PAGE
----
Kerry Asks Congressional Critics Of Iran Deal to Hold Fire

WASHINGTON (AP) -
Iranian President Hassan Rouhani, center, arrives to attend a ceremony marking National Nuclear Technology Day, as he is accompanied by head of Iran’s Atomic Energy Organization Ali Akbar Salehi, left, and Vice President for science and technology affairs Sorena Sattari, right, in Tehran, Iran, Thursday, April 9, 2015. Rouhani warned that Tehran will not sign on to a final nuclear deal with world powers unless it is predicated on the lifting of economic sanctions imposed on Iran over the controversial nuclear program.  (AP Photo/Vahid Salemi)
Iranian President Hassan Rouhani, center, arrives to attend a ceremony marking National Nuclear Technology Day, as he is accompanied by head of Iran’s Atomic Energy Organization Ali Akbar Salehi, left, and Vice President for science and technology affairs Sorena Sattari, right, in Tehran, Iran, Thursday, April 9, 2015. Rouhani warned that Tehran will not sign on to a final nuclear deal with world powers unless it is predicated on the lifting of economic sanctions imposed on Iran over the controversial nuclear program. (AP Photo/Vahid Salemi)

Secretary of State John Kerry is urging congressional opponents of an emerging nuclear deal with Iran to “hold their fire” until they see a final agreement later this year.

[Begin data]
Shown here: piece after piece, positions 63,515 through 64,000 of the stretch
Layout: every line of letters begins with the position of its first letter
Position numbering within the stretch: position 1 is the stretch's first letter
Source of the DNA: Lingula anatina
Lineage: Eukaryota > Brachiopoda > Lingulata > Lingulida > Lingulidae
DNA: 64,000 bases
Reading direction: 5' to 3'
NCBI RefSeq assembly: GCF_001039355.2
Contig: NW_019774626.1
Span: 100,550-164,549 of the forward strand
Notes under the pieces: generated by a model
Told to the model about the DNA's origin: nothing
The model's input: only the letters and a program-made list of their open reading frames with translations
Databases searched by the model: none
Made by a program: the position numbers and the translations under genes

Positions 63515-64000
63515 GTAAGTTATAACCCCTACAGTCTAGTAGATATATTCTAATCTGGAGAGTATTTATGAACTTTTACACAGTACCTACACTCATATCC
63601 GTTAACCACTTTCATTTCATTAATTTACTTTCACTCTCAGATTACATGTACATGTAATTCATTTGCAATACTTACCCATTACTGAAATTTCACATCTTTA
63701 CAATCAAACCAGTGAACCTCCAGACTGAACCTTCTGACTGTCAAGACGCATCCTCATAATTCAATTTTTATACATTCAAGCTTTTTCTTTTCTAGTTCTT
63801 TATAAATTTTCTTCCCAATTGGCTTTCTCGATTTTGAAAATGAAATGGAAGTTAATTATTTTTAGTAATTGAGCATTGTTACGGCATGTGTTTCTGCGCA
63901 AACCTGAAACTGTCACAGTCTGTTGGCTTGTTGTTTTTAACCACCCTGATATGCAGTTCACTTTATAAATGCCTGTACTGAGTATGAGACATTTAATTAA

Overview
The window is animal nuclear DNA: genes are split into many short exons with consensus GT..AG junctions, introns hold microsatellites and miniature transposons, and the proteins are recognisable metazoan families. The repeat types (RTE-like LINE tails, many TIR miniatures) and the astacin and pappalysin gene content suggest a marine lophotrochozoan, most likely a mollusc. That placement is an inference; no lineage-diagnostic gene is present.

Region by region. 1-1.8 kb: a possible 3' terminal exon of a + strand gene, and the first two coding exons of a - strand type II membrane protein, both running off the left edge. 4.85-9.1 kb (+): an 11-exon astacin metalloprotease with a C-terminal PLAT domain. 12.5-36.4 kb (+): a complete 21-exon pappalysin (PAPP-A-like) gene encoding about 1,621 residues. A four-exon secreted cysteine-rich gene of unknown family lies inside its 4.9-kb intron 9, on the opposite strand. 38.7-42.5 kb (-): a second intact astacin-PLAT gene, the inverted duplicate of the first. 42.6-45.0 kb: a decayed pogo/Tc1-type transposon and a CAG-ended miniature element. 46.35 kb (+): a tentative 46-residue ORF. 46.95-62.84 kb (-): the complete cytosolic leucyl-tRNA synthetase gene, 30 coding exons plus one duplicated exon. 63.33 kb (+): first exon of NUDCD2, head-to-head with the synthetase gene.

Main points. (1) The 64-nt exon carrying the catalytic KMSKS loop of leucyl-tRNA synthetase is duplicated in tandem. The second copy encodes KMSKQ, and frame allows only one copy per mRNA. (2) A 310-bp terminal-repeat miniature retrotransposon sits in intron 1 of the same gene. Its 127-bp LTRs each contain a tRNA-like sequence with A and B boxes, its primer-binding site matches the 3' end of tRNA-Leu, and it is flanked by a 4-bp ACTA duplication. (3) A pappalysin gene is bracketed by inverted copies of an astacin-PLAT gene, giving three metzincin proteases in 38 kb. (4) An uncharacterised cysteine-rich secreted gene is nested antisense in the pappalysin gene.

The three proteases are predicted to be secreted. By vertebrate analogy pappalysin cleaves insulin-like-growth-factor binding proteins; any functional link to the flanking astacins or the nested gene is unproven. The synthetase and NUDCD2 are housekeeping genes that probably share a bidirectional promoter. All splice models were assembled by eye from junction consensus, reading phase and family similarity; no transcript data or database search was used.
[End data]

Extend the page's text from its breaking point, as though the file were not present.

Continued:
Kerry said Sunday that he will brief lawmakers over the next two days as part of the Obama administration’s effort to beat back a move among lawmakers to require congressional approval to ease sanctions on Iran.

The administration should be free to negotiate without interference until the June 30 deadline for a final agreement, Kerry said on CBS. “We’ve earned the right to be able to try and complete this without interference and certainly without partisan politics,” Kerry said.

He will hold private meetings with members of the House on Monday and senators on Tuesday.

Also Tuesday, the Senate Foreign Relations Committee is expected to debate a bill by Republican Sen. Bob Corker of Tennessee, the committee chairman, and Democratic Sen. Bob Menendez of New Jersey that would give Congress a say on any deal. Republicans and some Democratic critics of the Iran negotiations are trying to erect obstacles to a deal, while most Democrats are aiming to give negotiators more leeway.

Under the bill as currently written, Obama could unilaterally lift or ease any sanctions that were imposed on Iran through presidential action. But Congress could block the president from providing Iran with any relief from congressional sanctions.

Senators on both sides of the issue have introduced more than 50 amendments to the legislation.